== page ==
Brett Kavanaugh will bring middle principles to our polarized nation

Anna Moneymaker

There is plenty of controversy over the nomination of Brett Kavanaugh to the Supreme Court, but almost none of it is about him. Even detractors appear to have abandoned any claim that he lacks the intellect, experience, or temperament to be an outstanding justice. Critics have combed through 12 years of his opinions on the District of Columbia Circuit, second only to the Supreme Court in the high profile cases it decides, without coming across a single opinion that is half baked or unreasonable. Not that there are no complaints about results, as no judge decides every case the way everyone wants. That would be impossible.

But the opinions provide little or no fodder for a serious attack on Kavanaugh’s professional performance. Nor has his personal life turned up any attackable nuggets. He appears to be happily married to a woman with a successful career as city manager of a liberal community. He is praised by his female law clerks for his support and mentorship. He does volunteer work for the poor. He likes baseball. There will be no repeat of the scurrilous Clarence Thomas hearings.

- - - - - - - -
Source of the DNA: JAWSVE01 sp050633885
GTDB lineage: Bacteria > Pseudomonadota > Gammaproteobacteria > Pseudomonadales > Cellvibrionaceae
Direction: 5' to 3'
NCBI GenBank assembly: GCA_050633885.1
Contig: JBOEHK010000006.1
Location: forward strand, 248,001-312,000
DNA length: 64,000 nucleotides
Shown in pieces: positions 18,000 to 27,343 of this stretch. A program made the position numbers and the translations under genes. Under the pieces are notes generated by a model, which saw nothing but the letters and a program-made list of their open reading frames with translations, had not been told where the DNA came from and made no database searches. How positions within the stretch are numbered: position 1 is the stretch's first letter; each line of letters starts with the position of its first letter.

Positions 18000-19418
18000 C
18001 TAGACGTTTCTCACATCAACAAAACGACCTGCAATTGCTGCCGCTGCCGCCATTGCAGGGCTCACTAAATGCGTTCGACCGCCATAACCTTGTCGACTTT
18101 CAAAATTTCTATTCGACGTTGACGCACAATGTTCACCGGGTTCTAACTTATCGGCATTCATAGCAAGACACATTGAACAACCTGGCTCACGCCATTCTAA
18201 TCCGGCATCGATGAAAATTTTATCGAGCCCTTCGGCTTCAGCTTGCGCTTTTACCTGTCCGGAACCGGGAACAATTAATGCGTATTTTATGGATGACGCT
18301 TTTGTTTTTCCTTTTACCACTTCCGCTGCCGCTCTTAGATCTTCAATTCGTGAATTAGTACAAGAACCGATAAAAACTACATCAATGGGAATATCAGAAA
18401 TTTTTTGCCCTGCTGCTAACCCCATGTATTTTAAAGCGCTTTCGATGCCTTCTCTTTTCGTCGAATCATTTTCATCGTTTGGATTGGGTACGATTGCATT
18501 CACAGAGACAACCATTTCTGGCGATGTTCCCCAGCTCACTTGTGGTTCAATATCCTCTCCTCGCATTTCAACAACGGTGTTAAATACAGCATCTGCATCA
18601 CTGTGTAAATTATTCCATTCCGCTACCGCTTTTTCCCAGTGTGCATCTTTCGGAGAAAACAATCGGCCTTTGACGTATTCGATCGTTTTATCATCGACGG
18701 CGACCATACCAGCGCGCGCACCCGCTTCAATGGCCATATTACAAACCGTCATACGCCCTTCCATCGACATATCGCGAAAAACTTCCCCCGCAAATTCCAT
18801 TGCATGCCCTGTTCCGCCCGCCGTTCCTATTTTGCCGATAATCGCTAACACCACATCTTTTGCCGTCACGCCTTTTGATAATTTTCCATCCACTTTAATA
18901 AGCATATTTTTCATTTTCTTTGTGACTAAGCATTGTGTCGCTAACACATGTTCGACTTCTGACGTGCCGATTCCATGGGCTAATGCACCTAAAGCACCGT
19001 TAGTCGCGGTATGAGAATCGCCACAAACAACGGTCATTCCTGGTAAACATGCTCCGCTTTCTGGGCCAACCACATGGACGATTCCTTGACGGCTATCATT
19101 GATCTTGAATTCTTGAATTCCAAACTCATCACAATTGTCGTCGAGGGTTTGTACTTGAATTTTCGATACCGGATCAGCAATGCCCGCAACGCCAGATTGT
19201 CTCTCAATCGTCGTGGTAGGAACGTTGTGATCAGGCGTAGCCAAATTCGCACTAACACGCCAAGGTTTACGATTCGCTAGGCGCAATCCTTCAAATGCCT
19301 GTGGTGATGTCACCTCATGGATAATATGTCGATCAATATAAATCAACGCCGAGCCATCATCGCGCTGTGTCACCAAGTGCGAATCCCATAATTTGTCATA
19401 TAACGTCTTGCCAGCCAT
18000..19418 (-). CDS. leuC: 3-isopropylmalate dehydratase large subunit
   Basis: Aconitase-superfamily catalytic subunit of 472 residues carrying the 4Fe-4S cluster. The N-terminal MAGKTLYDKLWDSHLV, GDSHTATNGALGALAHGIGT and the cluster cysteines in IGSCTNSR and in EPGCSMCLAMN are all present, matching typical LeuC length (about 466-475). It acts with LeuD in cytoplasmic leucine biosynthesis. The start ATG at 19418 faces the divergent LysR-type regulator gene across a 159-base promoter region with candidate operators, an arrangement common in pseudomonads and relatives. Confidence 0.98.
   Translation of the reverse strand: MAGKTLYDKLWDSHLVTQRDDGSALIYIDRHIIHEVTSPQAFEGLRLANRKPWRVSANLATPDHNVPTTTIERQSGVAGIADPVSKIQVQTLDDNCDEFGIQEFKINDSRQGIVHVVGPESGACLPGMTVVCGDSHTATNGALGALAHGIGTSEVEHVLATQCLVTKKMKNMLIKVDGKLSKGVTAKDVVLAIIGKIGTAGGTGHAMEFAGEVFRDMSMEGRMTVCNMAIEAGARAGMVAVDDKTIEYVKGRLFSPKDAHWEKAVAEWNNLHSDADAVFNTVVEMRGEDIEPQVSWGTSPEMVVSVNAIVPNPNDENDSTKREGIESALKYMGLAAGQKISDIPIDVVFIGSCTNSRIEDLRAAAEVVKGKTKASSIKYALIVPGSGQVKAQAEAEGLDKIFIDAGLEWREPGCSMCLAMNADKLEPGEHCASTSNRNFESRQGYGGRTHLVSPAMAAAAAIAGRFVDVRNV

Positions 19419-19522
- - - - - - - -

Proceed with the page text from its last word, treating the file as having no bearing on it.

{mosads}In ordinary times, Kavanaugh would be widely praised on all sides, and confirmed by the overwhelming supermajorities that Ruth Bader Ginsburg and Stephen Breyer received as recently as the 1990s, or at least the comfortable margins of John Roberts, Samuel Alito, Sonia Sotomayor, or Elena Kagan. This is unlikely. Neil Gorsuch, with a similarly unblemished record of excellence, won with the support of only three Democrats. Kavanaugh will be lucky to do as well.